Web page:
Department leaders plan to “reassess military manpower allocations for military essentiality, whether the workload requires deployments, and whether traditional military incumbency is necessary.”
The department submitted more granular details of its new approach to workforce planning to the Office of Management and Budget last September, when all federal agencies were supposed to provide the Trump administration with details on how they would reduce their numbers of civilian employees over the next four years.
But instead of a plan to reduce headcount, DoD sent OMB a “Workforce Rationalization Plan” that included more flexibility for Defense agencies and military services to shape their workforces. It did not contain cuts to the department’s total number of civilians.
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None of the reform plans federal agencies sent to OMB last fall have been released to the public thus far. But the Pentagon’s version is expected to be made available “shortly,” a senior Defense official said.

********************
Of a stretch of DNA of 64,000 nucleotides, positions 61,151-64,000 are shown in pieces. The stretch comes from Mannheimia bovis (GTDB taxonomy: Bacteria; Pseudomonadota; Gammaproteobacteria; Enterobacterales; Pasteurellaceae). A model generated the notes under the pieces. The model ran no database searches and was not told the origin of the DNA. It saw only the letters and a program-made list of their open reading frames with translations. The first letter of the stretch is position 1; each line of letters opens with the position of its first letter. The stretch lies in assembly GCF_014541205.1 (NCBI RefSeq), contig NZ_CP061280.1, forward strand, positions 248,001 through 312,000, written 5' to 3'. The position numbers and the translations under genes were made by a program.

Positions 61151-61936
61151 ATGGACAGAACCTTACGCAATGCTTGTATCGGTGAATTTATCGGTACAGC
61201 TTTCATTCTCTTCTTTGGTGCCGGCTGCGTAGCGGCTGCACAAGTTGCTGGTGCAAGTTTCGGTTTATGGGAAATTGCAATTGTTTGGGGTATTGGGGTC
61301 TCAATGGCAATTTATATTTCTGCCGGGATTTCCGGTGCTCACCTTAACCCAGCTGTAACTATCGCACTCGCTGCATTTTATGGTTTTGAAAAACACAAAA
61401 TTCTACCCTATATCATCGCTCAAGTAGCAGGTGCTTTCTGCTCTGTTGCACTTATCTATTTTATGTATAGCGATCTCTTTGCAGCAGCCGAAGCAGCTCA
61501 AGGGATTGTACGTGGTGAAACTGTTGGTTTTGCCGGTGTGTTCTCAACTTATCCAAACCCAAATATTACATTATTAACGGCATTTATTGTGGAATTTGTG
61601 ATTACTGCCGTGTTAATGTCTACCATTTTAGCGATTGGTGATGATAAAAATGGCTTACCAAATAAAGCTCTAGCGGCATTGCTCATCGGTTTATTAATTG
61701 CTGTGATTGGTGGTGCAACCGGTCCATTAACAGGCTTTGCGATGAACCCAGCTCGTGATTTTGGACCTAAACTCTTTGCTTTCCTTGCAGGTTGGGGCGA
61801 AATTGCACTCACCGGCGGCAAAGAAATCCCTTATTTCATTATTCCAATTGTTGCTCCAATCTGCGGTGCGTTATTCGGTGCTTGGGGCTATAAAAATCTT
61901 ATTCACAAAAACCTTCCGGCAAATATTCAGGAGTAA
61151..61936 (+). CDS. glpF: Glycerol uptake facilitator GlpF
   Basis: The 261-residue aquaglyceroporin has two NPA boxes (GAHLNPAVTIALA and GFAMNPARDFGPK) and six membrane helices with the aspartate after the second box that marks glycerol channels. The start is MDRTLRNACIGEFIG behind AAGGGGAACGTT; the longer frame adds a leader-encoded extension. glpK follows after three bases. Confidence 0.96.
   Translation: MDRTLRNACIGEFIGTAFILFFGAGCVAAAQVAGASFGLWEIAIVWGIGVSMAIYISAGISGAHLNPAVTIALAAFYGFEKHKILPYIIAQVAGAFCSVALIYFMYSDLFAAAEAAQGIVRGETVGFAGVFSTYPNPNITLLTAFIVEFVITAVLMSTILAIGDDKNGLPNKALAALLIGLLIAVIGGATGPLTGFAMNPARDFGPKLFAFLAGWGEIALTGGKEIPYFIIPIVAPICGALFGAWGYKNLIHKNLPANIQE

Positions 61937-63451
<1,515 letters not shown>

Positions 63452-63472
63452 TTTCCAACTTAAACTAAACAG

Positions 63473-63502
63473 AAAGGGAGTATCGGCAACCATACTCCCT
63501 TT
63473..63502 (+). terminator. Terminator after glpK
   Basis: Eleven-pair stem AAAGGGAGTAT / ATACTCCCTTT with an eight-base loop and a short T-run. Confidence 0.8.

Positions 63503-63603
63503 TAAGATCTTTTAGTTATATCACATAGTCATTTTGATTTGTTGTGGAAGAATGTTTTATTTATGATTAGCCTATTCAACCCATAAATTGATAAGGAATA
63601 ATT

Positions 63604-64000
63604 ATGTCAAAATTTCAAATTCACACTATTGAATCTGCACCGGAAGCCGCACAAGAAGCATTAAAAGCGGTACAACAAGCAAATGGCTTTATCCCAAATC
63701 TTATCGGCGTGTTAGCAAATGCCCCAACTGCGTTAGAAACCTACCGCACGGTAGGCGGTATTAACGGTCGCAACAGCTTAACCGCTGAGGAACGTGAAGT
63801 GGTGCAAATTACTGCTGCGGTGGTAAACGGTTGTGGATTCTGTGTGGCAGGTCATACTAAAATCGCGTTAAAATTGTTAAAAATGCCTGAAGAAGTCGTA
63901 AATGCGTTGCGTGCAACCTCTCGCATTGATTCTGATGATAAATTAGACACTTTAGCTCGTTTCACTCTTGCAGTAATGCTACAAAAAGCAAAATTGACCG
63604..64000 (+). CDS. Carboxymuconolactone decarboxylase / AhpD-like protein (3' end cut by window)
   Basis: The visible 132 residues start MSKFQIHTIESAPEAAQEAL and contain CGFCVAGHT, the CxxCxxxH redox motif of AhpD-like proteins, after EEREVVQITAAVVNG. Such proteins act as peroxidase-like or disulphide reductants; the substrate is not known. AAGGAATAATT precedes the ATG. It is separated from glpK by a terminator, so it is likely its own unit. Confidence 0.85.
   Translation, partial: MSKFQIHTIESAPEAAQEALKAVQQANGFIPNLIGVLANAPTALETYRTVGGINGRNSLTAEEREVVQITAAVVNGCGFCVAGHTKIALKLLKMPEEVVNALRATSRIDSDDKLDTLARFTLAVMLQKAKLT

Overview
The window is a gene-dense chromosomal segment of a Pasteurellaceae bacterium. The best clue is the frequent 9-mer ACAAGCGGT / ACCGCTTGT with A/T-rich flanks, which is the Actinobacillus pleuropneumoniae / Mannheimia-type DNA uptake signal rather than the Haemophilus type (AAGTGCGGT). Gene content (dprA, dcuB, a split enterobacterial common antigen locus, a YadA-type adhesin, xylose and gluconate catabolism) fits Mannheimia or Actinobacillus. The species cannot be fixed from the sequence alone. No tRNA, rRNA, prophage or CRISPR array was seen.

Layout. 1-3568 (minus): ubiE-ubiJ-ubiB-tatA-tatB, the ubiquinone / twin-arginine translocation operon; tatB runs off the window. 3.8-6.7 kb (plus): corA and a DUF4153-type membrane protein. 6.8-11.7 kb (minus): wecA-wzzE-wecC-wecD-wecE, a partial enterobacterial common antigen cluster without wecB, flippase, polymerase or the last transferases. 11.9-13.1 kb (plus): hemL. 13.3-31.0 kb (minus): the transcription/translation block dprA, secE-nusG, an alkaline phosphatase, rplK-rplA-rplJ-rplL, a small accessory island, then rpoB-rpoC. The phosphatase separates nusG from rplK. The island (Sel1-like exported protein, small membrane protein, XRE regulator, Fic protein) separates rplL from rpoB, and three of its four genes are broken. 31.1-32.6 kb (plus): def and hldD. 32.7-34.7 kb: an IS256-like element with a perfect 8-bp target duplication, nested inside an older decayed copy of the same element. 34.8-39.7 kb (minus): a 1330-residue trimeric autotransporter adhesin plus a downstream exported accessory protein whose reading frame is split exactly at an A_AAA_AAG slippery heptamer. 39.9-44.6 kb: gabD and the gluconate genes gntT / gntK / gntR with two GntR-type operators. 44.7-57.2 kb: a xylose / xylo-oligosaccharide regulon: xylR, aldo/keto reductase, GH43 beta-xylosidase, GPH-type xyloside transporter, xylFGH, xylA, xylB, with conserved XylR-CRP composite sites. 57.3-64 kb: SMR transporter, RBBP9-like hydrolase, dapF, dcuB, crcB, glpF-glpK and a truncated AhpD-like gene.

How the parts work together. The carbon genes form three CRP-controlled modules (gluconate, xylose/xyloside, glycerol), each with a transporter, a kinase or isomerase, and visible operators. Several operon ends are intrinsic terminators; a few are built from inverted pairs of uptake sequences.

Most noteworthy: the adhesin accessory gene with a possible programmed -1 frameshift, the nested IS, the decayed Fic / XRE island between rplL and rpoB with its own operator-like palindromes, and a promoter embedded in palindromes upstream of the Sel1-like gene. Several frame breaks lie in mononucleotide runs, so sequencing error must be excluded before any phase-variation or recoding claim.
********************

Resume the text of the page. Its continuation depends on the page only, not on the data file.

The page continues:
According to the document the department published last week, the new workforce strategy also includes an emphasis on making maximal use of special hiring authorities Congress has already given the department. That initiative is being spearheaded under a special “plan of action” within the office of the undersecretary for personnel and readiness (P&R).
“P&R will monitor those functional workforce communities identified in this strategic plan, specifically IT, intelligence, security, and financial management, to ensure that authorities contribute to readiness and lethality expectations, through assessing time to hire and retention behavior,” officials wrote. “In addition, DoD components develop and implement human capital strategies
tailored to organizational and functional requirements. For example, the [undersecretary of Defense for research and engineering] is working on a program to develop, nurture, and access talent and expertise in a number of strategic technology domains.”